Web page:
“Better than any other English translation, the Updated NASB represents the writings of the original Hebrew and Greek authors. For private study and public readings, it’s unsurpassed!” – Bruce A. Ware. Ph.D., Associate Dean, School of Theology, Professor of Christian Theology, The Southern Baptist Theological Seminary, Louisville, KY
“The NASB is ‘my’ Bible, the finest and clearest of translations for inductive study. You can be sure this is the translation I recommend above all others.” – Kay Arthur, Co-Founder, Precept Ministries International
“Among the wide variety of English Bibles available to readers in our generation, the NASB offers the most literal translation of the text of the originals. It blends accurate scholarship with devotion and the end product is one that both informs the mind at the same time as causing the Christian to rejoice. It certainly is worthy of a place on the bookshelf of every Christian.” – Dr. Robert M. Norris, Senior Pastor, Fourth Presbyterian Church, Bethesda, Maryland
“In a time when there are so many translations to choose from, it is a joy to know that there is one that you know is accurate and readable. As I prepare for messages, I find without fail that the NASB has accurately and clearly translated the word or the text. It is the translation I recommend to all who ask.” – Pastor Randall Morton, First Evangelical Church of Greenville, South Carolina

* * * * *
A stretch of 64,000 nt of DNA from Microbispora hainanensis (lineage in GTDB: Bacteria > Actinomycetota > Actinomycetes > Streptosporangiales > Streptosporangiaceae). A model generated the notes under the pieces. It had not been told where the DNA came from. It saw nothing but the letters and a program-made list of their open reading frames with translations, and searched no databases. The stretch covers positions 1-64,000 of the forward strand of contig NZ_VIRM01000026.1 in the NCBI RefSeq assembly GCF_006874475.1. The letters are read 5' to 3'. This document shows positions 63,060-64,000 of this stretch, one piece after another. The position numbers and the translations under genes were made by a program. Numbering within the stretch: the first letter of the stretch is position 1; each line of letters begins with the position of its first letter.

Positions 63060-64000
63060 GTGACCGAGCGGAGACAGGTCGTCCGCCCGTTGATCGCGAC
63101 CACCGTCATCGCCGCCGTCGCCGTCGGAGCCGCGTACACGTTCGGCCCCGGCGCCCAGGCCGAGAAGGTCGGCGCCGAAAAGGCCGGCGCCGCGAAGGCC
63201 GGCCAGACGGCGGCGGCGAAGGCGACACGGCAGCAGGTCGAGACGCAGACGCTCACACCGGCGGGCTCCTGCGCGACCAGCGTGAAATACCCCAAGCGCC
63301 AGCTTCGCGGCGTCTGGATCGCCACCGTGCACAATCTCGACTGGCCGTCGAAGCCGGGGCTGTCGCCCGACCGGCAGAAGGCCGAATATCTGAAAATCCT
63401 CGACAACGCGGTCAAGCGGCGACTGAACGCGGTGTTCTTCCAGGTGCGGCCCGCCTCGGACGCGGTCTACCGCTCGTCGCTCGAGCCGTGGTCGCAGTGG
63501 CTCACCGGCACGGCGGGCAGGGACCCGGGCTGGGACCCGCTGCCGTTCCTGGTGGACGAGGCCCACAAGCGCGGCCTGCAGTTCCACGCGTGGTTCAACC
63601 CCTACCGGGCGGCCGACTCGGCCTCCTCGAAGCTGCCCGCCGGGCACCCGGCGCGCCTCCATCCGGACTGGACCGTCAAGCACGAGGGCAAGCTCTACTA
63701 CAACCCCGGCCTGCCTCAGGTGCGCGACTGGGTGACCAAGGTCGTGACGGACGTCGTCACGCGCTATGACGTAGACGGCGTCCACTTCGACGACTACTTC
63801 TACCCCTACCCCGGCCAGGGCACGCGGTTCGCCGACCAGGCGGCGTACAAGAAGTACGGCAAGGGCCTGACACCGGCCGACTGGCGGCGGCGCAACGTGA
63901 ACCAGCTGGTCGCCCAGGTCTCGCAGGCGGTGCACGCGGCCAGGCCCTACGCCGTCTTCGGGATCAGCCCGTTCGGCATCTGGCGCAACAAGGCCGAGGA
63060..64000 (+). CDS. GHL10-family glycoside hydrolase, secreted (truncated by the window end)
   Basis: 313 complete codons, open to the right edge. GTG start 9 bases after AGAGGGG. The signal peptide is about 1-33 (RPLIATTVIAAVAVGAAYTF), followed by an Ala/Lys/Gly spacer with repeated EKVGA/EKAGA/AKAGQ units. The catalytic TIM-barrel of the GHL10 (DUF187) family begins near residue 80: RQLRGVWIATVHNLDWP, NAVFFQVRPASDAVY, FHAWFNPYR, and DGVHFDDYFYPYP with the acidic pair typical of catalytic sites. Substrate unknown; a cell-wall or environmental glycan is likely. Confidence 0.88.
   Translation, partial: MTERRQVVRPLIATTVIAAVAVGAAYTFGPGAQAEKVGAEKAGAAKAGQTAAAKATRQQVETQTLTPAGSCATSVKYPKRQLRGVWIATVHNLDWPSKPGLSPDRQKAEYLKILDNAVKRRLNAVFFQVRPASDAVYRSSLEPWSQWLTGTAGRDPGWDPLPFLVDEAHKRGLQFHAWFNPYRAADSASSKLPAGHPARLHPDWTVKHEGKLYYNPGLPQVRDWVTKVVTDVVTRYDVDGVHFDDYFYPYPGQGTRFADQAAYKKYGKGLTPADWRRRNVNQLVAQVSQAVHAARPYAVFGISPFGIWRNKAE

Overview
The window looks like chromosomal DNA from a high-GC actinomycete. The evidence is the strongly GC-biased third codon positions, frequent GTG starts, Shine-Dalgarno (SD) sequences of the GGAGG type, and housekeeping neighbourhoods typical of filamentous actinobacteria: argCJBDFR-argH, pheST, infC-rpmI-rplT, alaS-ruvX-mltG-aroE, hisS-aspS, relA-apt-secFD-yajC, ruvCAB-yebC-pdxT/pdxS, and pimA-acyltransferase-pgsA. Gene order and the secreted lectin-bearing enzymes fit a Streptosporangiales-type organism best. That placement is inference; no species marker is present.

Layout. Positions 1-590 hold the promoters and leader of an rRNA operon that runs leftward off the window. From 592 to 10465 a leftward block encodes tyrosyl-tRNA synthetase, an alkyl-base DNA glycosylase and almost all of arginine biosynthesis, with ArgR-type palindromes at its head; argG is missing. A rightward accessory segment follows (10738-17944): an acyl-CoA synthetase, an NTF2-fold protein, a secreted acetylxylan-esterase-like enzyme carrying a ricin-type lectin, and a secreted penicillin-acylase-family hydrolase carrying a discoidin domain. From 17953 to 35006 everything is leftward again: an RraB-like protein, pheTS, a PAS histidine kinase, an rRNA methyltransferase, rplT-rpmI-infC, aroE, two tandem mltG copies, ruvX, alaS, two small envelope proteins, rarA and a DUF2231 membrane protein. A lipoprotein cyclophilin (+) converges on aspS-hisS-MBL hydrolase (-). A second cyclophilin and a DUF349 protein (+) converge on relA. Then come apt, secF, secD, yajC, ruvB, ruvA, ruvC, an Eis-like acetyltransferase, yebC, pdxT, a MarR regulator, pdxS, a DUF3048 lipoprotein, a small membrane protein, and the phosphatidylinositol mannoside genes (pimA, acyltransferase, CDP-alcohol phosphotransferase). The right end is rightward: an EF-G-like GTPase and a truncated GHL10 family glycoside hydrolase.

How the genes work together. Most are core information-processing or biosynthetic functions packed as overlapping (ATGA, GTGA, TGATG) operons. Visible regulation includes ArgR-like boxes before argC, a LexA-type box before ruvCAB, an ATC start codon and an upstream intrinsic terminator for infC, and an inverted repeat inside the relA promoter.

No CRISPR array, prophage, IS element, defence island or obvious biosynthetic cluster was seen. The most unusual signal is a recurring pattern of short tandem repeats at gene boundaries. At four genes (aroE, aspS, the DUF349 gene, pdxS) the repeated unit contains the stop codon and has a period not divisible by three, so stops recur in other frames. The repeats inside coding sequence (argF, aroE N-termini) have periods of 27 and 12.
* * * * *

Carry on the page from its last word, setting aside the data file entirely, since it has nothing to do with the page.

“As a preacher, it is my desire to present the Word of God as accurately as possible to my people. The New American Standard’s word-for-word translation helps me greatly in achieving that task. With the NASB, I can proclaim, ‘The Bible says…’ with confidence.” – Rev. Bob Hurd. Pastor, Beacon Baptist Church, New Orleans, LA
The Bible does not merely show sinners to be undeserving, but as ill-deserving. So often we are inclined to think of ourselves, prior to our salvation, as in some sense “neutral” in the sight of God. We are willing to admit that we have done nothing to deserve His favor, but this is entirely insufficient as a background to the understanding of divine grace. It is not simply that we do not deserve grace: we do deserve hell!
Grace is stripped of its meaning when it is merely thought of as a “good business decision” on God’s part. I am referring here to the mistaken idea that God saw our “worth” and decided that the high price was indeed right, and that He would pay the necessary expense to bring us safely to heaven. No, a thousand times, no! That’s not grace at all. That’s just a good business deal!
Grace is seen in this – while we were wretches; while we were sinners, shaking our fists at God, hating God, defying God in thought, word and deed – every single one of us; God did something ridiculous – paying an outlandish and scandalous price to redeem us (the blood of His beloved Son). This was not because He calculated it all out and thought it was a good investment on His part; that we were “worth it.” No, God was motivated by His radical, amazing, abundant and all conquering love alone, as He set about saving a people for Himself. There was nothing of intrinsic worth in the creatures He redeemed. Any worth we had was entirely borrowed from the God who made us in His image.